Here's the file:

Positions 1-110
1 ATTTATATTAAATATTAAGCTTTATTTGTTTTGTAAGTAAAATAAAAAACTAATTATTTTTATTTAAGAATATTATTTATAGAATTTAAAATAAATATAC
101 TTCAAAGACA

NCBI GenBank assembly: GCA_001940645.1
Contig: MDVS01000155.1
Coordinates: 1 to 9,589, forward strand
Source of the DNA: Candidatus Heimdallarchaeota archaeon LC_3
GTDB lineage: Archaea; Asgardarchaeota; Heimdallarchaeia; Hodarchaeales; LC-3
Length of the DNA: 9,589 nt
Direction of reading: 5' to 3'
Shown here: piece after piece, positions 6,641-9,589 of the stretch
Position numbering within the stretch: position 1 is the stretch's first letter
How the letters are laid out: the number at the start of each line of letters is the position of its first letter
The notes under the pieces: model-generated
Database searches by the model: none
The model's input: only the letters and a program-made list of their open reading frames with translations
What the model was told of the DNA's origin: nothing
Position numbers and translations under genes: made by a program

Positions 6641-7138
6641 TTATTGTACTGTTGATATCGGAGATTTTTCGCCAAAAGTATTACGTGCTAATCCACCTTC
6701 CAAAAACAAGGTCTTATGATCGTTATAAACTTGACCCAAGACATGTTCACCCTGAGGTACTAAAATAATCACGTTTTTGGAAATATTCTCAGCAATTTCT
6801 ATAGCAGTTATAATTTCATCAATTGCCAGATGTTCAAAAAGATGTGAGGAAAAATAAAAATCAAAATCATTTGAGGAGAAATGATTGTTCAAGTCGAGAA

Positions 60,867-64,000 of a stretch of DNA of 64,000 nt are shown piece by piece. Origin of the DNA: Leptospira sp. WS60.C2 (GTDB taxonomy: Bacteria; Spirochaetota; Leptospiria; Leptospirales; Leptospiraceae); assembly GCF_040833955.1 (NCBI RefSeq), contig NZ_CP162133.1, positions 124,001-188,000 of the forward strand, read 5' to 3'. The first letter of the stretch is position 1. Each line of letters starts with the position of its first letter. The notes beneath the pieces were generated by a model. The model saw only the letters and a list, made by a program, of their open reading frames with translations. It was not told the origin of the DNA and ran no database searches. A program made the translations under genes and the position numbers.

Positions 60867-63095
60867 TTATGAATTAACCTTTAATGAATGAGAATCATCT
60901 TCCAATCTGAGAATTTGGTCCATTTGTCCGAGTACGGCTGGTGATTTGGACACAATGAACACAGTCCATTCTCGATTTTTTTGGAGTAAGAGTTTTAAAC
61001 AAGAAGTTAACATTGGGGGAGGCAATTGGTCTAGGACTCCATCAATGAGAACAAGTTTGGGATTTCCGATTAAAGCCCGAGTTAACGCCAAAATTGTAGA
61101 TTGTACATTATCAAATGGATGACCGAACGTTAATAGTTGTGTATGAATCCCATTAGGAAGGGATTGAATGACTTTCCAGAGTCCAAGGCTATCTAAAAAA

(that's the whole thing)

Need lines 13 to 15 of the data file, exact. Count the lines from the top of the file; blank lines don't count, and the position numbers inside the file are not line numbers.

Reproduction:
How the letters are laid out: the number at the start of each line of letters is the position of its first letter
The notes under the pieces: model-generated
Database searches by the model: none